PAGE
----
Using Analytics to Manage Supply and Demand
Supply and demand are two sides of the same coin, and you need a good understanding of both to succeed in any business venture. And you can use data analytics to help ensure things stay as balanced as possible for your credit union.
You can’t help your members and your community without great sales performance. Data analytics can help you decipher branch and online channel sales in ways that will benefit your operations and help you bolster the programs that need work and highlight the success of those that are already working well.
Just like you can measure performance over time, data analytics enable you to track and measure the results of different lending, credit, and debit initiatives over time.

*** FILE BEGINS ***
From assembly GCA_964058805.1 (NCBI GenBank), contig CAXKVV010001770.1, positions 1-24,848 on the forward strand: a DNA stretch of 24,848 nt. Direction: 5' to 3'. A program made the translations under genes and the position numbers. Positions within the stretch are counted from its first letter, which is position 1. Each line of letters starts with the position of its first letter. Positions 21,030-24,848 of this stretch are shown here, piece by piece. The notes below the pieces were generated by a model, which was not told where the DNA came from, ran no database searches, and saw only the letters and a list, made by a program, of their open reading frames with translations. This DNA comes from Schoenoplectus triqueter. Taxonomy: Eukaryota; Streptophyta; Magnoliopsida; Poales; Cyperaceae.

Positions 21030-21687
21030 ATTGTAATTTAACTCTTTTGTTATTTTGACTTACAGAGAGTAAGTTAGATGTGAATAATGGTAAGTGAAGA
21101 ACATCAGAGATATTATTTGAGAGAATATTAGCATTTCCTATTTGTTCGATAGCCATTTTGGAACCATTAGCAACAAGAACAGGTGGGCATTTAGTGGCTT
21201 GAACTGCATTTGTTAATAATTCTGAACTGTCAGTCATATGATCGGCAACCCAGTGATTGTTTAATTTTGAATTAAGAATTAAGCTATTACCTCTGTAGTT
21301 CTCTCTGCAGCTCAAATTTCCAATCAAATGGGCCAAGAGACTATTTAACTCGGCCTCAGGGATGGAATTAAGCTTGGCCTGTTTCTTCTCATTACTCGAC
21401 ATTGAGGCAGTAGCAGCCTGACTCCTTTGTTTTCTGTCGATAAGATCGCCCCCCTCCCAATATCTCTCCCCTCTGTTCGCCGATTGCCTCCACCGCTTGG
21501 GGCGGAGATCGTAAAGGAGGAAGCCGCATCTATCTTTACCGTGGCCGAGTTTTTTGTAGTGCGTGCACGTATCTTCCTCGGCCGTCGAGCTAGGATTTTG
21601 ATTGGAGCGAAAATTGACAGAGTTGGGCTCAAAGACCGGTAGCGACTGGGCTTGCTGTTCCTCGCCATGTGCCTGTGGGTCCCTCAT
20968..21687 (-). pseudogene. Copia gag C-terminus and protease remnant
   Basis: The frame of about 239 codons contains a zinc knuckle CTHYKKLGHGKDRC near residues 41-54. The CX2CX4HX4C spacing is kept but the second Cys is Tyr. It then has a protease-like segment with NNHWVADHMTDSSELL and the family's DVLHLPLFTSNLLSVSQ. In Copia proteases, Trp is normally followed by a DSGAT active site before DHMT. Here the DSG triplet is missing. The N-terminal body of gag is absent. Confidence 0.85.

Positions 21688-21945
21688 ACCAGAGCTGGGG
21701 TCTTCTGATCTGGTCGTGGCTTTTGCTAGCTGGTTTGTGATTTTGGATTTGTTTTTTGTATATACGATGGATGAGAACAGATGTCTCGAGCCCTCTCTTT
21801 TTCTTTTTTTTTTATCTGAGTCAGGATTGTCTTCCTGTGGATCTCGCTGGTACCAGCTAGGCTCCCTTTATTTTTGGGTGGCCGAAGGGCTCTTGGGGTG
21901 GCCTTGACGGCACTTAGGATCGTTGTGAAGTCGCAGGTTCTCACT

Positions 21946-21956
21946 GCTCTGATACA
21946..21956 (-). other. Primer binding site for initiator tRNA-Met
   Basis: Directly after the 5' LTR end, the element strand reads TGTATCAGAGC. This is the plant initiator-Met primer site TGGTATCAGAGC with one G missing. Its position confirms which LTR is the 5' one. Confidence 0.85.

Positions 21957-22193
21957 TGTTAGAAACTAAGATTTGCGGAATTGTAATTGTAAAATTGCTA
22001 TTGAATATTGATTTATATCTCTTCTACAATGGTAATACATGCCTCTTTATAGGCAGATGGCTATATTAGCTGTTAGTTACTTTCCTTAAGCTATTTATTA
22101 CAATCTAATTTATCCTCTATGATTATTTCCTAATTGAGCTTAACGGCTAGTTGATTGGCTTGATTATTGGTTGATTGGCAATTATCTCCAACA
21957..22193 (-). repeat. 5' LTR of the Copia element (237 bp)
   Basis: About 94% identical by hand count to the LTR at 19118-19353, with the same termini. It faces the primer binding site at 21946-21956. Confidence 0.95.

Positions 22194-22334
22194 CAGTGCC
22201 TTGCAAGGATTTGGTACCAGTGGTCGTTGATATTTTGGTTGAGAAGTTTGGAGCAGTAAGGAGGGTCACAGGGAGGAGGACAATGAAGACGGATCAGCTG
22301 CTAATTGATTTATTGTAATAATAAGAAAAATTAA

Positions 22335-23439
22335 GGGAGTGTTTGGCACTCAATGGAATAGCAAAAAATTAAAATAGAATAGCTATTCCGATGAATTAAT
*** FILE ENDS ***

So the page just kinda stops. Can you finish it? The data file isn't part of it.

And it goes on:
You can also use insights from data analytics to inform your approach to chatbots and other AI solutions.
When measuring and capitalizing on member demand, personalized marketing is a fantastic way to create momentum with data analytics. By putting your data to work for you, your marketing efforts are more informed and targeted, which means you pay less to get more. You can expand your reach and increase your success with regional campaigns, limited-time offers, and more.
Analytics also show the big picture of your member life cycle – you can use it to predict the lifetime value of your members, based on the types of credit union products and services they use during different parts of their financial life.